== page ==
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Families affected by deafness: hospital services uptake in a multiethnic population


Aims: To examine the uptake of relevant hospital services by families with deaf children and to compare use of these services between Pakistani and white families.

Methods: A total of 214 deaf children with amplification aids who attended their paediatric outpatient and school medical appointments from October 2000 to March 2003 were studied in an observational cohort study.

Results: The demographic profile of both the Pakistani and white families was similar. Pakistani children had a statistically significant excess of the following risk factors: consanguineous marriages (86.4% Pakistani, 1.5% white), family history of deafness (66.4% Pakistani, 38.8% white), and family size (birth order >5: 12.8% Pakistani: 4.5% white). White children were more likely to have had post-meningitis deafness (1.4% Pakistani, 13.4% white) and congenital infections, or have dysmorphic features (5.0% Pakistani, 13.4% white). Overall the uptake of relevant hospital services by Pakistani and white families was very similar irrespective of an early or late diagnosis. There was an increased likelihood of white families declining cochlear implantation (17.6% Pakistani, 75.0% white).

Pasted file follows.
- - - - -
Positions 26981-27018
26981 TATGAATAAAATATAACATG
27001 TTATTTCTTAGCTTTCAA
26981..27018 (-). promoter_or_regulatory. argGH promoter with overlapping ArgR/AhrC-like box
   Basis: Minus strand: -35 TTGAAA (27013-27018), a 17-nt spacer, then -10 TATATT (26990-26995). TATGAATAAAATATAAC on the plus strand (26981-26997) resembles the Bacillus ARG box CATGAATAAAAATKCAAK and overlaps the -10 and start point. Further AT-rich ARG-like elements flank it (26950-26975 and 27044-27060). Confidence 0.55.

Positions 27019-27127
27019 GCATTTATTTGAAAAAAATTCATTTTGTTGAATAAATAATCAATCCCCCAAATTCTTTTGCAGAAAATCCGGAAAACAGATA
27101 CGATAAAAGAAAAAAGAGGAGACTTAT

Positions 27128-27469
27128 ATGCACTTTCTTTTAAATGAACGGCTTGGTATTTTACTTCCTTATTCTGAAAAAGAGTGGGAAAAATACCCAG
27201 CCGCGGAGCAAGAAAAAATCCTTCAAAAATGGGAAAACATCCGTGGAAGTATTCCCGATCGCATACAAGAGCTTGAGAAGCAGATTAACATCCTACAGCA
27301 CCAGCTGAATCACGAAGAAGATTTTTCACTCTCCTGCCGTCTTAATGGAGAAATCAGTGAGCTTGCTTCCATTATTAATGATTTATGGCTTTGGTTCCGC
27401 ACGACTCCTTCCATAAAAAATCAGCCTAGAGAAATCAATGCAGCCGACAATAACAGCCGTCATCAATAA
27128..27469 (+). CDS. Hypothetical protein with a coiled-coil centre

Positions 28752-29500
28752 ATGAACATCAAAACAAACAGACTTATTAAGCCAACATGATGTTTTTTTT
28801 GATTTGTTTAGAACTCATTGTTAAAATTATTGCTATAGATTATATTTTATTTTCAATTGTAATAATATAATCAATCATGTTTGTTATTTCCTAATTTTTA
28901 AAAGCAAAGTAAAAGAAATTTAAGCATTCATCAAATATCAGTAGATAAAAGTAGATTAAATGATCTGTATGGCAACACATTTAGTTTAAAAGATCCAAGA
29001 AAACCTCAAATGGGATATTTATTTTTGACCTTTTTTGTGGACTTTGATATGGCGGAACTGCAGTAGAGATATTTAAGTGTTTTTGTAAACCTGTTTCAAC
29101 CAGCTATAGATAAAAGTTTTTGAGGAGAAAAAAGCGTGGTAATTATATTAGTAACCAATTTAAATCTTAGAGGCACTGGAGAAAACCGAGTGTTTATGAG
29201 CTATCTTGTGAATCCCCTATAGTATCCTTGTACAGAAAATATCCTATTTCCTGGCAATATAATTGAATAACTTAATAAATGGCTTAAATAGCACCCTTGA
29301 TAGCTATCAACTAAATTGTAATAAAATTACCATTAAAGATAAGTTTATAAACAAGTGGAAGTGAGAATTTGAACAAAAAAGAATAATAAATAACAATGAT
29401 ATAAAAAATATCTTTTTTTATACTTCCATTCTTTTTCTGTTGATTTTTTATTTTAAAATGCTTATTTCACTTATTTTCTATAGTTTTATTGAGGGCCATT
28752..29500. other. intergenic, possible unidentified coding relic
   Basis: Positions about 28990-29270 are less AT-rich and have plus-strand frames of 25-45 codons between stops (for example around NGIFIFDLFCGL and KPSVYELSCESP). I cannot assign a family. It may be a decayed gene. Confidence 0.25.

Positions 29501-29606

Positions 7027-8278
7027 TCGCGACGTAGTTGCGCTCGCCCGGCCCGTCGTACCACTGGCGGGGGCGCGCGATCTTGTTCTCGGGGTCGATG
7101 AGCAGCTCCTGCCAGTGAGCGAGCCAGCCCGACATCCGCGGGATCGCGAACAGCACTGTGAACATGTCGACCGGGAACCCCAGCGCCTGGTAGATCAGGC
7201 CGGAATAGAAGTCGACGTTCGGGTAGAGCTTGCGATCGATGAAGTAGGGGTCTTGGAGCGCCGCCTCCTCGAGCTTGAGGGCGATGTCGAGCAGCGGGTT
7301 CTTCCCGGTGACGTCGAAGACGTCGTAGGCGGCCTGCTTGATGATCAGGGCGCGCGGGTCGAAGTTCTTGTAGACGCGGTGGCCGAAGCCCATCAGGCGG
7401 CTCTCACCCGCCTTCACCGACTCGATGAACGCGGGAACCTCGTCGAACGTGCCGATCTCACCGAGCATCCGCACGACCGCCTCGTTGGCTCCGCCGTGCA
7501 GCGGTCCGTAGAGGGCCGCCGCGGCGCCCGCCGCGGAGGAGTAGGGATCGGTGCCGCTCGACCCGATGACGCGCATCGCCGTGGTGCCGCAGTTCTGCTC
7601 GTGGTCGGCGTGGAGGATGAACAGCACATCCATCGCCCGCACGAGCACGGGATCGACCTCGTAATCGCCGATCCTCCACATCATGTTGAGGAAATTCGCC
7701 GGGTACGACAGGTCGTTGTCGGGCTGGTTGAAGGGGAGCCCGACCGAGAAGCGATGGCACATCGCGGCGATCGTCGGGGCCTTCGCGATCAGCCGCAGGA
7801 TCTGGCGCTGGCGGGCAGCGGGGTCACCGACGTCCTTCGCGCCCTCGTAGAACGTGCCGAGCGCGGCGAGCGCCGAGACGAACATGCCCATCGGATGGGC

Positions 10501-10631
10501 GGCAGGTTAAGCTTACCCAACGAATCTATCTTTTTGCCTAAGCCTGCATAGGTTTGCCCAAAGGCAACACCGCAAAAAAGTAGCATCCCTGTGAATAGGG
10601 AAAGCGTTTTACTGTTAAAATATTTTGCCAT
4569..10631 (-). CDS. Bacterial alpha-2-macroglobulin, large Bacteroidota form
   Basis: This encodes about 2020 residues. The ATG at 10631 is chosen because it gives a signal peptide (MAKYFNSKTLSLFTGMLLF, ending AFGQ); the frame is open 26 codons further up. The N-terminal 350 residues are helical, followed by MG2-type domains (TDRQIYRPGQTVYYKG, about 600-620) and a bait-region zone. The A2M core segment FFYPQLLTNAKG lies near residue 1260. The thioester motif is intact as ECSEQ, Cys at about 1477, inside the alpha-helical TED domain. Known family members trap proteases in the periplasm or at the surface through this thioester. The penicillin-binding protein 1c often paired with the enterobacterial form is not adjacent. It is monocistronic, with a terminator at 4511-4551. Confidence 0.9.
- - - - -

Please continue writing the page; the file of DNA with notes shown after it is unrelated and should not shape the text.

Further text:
Conclusions: This study did not show significant differences in hospital service uptake despite different risk profiles for childhood deafness for both Pakistani and white families in Bradford. Among specialist services offered, cochlear implantation was more likely to be accessed by Pakistani families.

  • hearing loss
  • sensorineural deafness
  • minority ethnic
  • hospital services

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